Almost 90% of terrestrial vertebrate species around the world might lose some of their habitat by 2050 as land is cleared to meet the future demand for food, according to a modelling study published in Nature Sustainability. However, proactive policies focusing on how, where and what food is produced could reduce these threats while also supporting human well-being.
Habitat loss driven by agricultural expansion is a major threat to terrestrial vertebrates. Projections based on human population growth and dietary needs estimate that we will need 2–10 million km2 of new agricultural land to be cleared at the expense of natural habitats. Conventional conservation approaches — which often focus on a small number of species and/or a specific landscape — may be insufficient to fight these trends. Adequately responding to the impending biodiversity crisis requires location- and species-specific assessments of many thousands of species to identify the species and landscapes most at risk.
David Williams, Michael Clark and colleagues developed a model that increases both the breadth and specificity of current conservation analyses. The authors examined the impacts of likely agricultural expansion on almost 20,000 species. They found that under current trajectories, 87.7% (17,409) of the terrestrial bird, amphibian, and mammal species in the analysis might lose some habitat by 2050, including around 1,200 species projected to lose more than 25% of their remaining habitat. Projected mean habitat losses were greatest in sub-Saharan Africa with large losses also projected in the Atlantic forest of Brazil, in eastern Argentina and in parts of South and Southeast Asia.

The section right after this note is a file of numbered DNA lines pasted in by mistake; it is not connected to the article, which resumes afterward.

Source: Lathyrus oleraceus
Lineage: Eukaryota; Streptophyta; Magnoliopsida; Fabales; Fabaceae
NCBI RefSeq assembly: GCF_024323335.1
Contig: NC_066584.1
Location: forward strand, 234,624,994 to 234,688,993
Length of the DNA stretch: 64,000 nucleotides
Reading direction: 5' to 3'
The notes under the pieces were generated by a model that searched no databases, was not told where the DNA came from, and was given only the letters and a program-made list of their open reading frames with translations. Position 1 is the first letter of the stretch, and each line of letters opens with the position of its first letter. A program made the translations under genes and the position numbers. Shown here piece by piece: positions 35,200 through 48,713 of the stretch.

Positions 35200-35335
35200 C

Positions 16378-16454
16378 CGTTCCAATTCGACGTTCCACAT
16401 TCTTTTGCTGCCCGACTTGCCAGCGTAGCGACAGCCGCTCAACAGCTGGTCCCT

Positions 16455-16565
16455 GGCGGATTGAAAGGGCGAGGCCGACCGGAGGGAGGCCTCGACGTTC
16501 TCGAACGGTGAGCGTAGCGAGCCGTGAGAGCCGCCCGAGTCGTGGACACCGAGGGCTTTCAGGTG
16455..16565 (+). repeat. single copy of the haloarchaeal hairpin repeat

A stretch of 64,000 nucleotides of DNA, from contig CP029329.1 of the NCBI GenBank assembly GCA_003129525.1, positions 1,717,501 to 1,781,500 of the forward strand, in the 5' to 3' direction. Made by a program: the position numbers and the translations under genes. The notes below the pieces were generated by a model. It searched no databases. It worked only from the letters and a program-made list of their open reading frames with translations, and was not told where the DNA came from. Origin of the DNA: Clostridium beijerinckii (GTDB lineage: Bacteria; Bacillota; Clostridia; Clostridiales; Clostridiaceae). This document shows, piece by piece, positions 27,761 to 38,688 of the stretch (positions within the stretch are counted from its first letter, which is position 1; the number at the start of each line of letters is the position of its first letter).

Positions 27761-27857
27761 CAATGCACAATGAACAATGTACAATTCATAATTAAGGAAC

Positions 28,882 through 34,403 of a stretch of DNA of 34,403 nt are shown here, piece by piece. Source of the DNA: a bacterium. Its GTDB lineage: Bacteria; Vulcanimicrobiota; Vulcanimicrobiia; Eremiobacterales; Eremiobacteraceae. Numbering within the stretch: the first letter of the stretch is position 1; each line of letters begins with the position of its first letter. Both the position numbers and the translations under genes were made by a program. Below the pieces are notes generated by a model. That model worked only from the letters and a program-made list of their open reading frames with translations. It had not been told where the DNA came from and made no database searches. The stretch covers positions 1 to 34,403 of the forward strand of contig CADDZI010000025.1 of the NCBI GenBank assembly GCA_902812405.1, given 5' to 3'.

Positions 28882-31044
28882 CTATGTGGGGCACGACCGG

However, the authors also show that proactive policies, such as increasing agricultural yields, transitioning to healthier diets and reducing food waste, may have considerable benefits, with different approaches having bigger impacts in different regions.
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